• Ron Thurston

How To Set Smart Retail Sales Goals

Updated: Jan 3

The following is adapted from Retail Pride, The Guide to Celebrating Your Accidental Career by Ron Thurston

Take a look at your current goals, on an individual, store, and company level. Are there any that make you feel uncomfortable, a little nervous maybe?

If not, you’re not dreaming big enough.

It's human nature to stay in your comfort zone and create goals that you know you can achieve, but why would you settle for that? The problem with setting small, easy goals is that while they feel safe, they’re also boring. They don’t excite or inspire, and they limit us.

Have you ever wondered how much you would improve if you swung for the fences? What would happen if, in all seriousness, you doubled, tripled, or even multiplied by ten the targets you set for yourself and your team?

If you want to inspire your team to draw on their best selves and reach their full potential, you need to set individual, store, and company goals that are outside of your comfort zone—goals that are challenging but not unattainable.

What Happens When We Set Big Goals

When we begin to set goals that are outside our comfort zone, a few incredible things happen.

We Think Differently

First, we start to think differently. Instead of repeating our standard thought patterns, the ones that are too easy, we get serious in every aspect of our life that affects our goals. We know that what we were doing previously won’t get us to our new, bigger goals.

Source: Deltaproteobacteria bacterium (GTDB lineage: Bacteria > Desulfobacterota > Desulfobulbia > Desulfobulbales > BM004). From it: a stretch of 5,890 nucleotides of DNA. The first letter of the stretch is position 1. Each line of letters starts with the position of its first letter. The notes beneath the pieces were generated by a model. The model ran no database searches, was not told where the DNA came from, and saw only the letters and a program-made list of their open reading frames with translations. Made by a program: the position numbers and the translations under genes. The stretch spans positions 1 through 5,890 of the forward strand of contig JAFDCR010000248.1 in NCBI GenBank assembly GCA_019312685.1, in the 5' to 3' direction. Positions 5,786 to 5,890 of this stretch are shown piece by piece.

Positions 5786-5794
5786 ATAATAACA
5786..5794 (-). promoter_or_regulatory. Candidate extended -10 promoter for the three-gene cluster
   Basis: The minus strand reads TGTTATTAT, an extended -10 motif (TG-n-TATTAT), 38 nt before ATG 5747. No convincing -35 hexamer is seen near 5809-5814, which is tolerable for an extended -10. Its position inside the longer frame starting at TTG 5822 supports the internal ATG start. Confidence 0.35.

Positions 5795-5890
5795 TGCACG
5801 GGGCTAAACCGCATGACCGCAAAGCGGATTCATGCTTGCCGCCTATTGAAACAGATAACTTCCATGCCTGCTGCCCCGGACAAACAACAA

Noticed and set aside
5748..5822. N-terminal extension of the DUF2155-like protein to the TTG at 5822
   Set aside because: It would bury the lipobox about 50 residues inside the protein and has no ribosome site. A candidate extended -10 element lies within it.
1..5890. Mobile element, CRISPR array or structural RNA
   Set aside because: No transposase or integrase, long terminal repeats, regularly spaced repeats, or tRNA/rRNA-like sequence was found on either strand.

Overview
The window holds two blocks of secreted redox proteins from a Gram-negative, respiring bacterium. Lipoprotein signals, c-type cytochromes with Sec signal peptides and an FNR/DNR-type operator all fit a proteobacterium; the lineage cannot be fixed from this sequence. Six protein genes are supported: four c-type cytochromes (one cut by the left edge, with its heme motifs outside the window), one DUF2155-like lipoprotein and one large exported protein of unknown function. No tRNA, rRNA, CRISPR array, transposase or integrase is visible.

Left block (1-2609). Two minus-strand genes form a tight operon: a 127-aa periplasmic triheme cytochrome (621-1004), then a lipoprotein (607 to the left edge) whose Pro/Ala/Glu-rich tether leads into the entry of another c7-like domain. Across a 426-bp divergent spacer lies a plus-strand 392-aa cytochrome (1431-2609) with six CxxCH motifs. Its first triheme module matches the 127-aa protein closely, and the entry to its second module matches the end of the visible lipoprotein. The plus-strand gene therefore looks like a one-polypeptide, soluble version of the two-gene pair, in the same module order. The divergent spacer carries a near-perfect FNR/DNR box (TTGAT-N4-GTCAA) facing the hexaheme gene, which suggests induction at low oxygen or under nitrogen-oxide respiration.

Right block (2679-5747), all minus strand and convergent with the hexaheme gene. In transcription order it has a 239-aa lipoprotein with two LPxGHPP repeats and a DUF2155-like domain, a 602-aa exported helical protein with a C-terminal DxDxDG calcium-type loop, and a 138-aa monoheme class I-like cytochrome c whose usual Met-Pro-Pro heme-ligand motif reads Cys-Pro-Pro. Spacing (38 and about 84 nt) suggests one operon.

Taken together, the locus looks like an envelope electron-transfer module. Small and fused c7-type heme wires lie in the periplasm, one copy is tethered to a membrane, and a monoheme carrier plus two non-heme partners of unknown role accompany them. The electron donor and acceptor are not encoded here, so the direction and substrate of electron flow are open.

As an example, in the summer of 2019, I decided that I wanted to write a book. It was something I’d never done before and was definitely outside my comfort zone. I didn’t have much experience writing, but after I set the goal, I started thinking differently about how to achieve it. For months, I took writing classes every Monday night after work. I found the best publisher for my type of book through recommendations, exploratory calls, and research. Most importantly, I dreamed big that it could really happen.

We Act Differently

The realization that our goal could really happen inspires us to act differently. Big goals demand that we change our behavior. They require us to learn new skills. We may need to adapt our circle of friends so that we’re around people who support us while we make progress toward our objectives.

The next step toward writing my book was to act differently, change my routine, and find a group of people to support me and hold me accountable. In October 2019, I attended a weekend-long immersive authors’ workshop, where I got serious about the content. During this weekend, I met a group of other future authors, all of whom were incredibly impressive and had great stories to tell. This new group of friends, all of us on a similar path, has been the exact new circle I needed to achieve my goal.

We Do More and Become Better

When we work toward bigger goals, we will do more and become better. Even if we fail to achieve our giant stretch goals, the shift in mindset will lead to improved performance and make our standard goals much more accessible.

The journey to complete my book required me to do more and become better. For example, I changed my morning routine so that I could sit quietly at the kitchen table every morning at 6 a.m. and write before I went to work. I asked for feedback, shared ideas, and became more focused. Now, having finished writing, I can confidently say that, although setting big goals can feel overwhelming at times, it’s incredibly rewarding.